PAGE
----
Another year, another new reading project; but this one is for the long term. The Classics Club is a blogging initiative that works like this: make a list of at least fifty classic books (in this case, ‘classic’ means at least 25 years old; the rest is up to the selector); set yourself a deadline of up to five years; read and blog about those books in that timeframe. I first caught on to the idea when JacquiWine announced last month that she would be joining in. It sounded fun, but I was a bit reticent about taking the plunge myself: not that I couldn’t make that big a list, or read that many books in five years; it was just the idea of ‘pinning down’ my reading to that extent.

But then I started thinking about all the books I might choose; and I realised that, if I selected books in the right way, I wouldn’t be able to resist. There would be no point in (say) filling a list with all the 19th century novels I didn’t read at school, because that simply isn’t the direction I want to read in. So my list leans more heavily towards the twentieth century.

I set myself three rules: no authors I’d read before; no more than one title per author; and at least half of the books would be by women. I put the list together from books I already had; books in the local library; lists found online and elsewhere; names I’d heard recommended by trusted sources; specific recommendations from Twitter. Thanks to everyone who helped me compile this list, whether they know it or not:

  1. The House of the Spirits by Isabel Allende
  2. Nightwood by Djuna Barnes
  3. Gargoyles by Thomas Bernhard
  4. Villette by Charlotte Brontë
  5. Go When You See the Green Man Walking by Christine Brooke-Rose
  6. The Snow Ball by Brigid Brophy
  7. The Old Man and His Sons by Heðin Brú
  8. Don Quixote by Miguel de Cervantes
  9. The Square by Choi In-hun
  10. Our Spoons Came from Woolworths by Barbara Comyns
  11. The Sailor from Gibraltar by Marguerite Duras
  12. The Sportswriter by Richard Ford
  13. Owls Do Cry by Janet Frame
  14. Sphinx by Anne Garréta
  15. Short Letter, Long Farewell by Peter Handke
  16. The Watch Tower by Elizabeth Harrower
  17. When Rain Clouds Gather by Bessie Head
  18. Sunlight on a Broken Column by Attia Hosain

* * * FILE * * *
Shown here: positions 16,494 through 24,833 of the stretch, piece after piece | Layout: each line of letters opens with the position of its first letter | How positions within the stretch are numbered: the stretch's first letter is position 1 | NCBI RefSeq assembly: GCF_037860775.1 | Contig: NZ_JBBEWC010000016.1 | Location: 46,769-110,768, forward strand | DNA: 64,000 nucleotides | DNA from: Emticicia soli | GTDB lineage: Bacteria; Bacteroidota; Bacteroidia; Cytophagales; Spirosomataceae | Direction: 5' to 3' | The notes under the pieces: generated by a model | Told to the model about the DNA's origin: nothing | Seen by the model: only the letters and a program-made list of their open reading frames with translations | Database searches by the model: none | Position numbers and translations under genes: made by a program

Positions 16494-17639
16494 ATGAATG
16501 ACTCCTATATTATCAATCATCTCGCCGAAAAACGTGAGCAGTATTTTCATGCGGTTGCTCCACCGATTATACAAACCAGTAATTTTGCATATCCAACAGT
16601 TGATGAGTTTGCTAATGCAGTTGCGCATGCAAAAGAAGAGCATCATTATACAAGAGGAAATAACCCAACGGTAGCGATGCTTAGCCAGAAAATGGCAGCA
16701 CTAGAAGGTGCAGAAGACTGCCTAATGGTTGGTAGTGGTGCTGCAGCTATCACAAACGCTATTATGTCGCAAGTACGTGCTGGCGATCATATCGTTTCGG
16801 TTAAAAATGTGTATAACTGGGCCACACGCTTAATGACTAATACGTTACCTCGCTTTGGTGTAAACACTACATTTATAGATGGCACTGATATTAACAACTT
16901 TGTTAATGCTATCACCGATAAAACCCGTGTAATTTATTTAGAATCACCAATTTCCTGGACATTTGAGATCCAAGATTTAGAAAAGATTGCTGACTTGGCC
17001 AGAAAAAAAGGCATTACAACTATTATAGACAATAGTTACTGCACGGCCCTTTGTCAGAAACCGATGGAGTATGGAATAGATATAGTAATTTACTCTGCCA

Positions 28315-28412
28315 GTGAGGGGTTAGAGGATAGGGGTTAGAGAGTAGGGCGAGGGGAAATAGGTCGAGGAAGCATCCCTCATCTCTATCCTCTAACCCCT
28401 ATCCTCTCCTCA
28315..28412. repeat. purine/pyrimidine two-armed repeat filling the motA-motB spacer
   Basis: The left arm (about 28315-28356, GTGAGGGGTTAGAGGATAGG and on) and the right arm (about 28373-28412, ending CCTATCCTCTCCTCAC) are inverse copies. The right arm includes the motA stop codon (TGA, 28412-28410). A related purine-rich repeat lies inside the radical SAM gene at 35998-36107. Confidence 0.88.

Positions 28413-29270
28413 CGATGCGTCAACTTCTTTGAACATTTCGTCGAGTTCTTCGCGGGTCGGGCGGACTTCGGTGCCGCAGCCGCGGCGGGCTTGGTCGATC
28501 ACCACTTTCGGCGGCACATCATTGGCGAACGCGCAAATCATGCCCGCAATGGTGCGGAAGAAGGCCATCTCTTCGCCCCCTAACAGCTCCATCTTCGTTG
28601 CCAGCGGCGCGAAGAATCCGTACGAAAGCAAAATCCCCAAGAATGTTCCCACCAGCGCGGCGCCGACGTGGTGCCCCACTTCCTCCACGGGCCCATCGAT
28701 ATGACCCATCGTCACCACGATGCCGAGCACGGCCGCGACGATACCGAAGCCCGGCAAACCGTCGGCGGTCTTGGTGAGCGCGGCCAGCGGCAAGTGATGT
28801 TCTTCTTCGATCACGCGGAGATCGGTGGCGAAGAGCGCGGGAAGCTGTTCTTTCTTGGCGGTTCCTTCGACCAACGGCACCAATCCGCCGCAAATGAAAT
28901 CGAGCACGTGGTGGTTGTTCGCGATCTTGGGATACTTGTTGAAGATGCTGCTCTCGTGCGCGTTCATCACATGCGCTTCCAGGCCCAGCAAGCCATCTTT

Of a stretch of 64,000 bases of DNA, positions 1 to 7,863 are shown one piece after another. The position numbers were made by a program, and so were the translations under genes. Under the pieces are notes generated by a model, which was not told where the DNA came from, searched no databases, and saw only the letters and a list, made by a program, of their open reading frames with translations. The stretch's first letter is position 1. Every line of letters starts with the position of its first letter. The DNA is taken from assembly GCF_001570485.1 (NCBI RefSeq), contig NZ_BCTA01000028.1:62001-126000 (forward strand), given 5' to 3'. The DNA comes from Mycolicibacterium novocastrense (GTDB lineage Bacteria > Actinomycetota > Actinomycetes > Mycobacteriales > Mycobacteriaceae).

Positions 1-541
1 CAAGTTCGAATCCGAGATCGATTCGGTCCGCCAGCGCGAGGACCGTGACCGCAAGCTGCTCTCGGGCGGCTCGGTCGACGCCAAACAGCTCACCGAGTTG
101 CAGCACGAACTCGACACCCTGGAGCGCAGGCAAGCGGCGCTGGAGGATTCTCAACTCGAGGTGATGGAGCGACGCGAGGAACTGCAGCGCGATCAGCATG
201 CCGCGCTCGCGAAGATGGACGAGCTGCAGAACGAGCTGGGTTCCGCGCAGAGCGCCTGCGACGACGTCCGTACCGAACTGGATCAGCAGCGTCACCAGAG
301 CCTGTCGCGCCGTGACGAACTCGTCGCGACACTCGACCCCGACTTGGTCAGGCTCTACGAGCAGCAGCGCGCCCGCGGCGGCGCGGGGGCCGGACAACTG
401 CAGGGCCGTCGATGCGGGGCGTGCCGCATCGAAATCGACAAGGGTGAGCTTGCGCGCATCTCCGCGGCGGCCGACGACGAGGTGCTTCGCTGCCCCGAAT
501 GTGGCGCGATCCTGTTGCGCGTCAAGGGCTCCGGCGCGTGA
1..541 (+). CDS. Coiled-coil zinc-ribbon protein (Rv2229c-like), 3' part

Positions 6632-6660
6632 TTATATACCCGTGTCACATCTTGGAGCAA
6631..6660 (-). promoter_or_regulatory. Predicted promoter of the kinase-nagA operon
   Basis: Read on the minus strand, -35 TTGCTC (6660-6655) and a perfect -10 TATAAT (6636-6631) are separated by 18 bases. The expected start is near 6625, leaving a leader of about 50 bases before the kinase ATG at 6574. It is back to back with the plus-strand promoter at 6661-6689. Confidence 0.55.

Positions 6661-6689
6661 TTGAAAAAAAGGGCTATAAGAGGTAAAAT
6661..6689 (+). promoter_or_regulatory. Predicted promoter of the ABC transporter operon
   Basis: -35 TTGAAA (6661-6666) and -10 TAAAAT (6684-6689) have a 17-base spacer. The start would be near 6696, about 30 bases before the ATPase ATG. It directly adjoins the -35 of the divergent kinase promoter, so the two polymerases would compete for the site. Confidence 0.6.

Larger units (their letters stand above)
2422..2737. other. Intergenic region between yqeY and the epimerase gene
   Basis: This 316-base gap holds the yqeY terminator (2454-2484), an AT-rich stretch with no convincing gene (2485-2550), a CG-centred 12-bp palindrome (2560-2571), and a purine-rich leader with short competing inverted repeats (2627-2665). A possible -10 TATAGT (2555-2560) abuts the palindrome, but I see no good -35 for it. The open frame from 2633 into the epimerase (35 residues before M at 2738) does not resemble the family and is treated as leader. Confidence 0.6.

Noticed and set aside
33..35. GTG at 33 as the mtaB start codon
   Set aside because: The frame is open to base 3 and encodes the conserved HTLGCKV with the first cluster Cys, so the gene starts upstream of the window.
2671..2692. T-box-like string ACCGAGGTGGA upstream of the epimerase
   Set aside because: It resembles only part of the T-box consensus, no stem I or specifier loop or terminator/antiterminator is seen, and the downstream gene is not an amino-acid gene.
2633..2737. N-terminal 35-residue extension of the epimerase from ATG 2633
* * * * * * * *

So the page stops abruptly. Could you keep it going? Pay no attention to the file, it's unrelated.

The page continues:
19. Mrs. Caliban by Rachel Ingalls
  20. We Have Always Lived in the Castle by Shirley Jackson
  21. Ice by Anna Kavan
  22. Beauty and Sadness by Yasunari Kawabata
  23. Tainaron by Leena Krohn
  24. The Unbearable Lightness of Being by Milan Kundera
  25. Nada by Carmen Laforet
  26. Passing by Nella Larsen
  27. Near to the Wild Heart by Clarice Lispector
  28. Beloved by Toni Morrison
  29. A Grain of Wheat by Ngũgĩ wa Thiong’o
  30. The Shiralee by D’Arcy Niland
  31. The Dirty Dust by Máirtín Ó Cadhain
  32. A Void by Georges Perec
  33. Berg by Ann Quin
  34. Woman at Point Zero by Nawal El Saadawi
  35. Season of Migration to the North by Tayeb Salih
  36. Astragal by Albertine Sarrazin
  37. Transit by Anna Seghers
  38. Moses Ascending by Sam Selvon
  39. Leg Over Leg by Ahmad Faris al-Shidyaq
  40. The Crow Eaters by Bapsi Sidhwa
  41. The Palace by Claude Simon
  42. A School for Fools by Sasha Sokolov
  43. The Man Who Loved Children by Christina Stead
  44. Tristram Shandy by Laurence Sterne
  45. The Door by Magda Szabó
  46. A Wreath of Roses by Elizabeth Taylor
  47. The Dark Philosophers by Gwyn Thomas
  48. Kaalam by M.T. Vasudevan Nair
  49. Maiden Voyage by Denton Welch
  50. Oranges Are Not the Only Fruit by Jeanette Winterson

I’m going to give myself the full five years to work through these (so that’s 31 December 2020); but could still finish sooner. My  plan is to choose one at random to read each month, with the option of reading more if I wish. This month will be an exception, because I already know that I’m going to start with Mrs Dalloway (and that’s because of a different project, which I’ll go into when the time comes).

I’ve created a separate page on the blog here to keep track of my progress. My hope is that this list will become a seed which enables my reading to sprout off in many fruitful directions, and I look forward to sharing the results with you in the months and years ahead.

Moving on…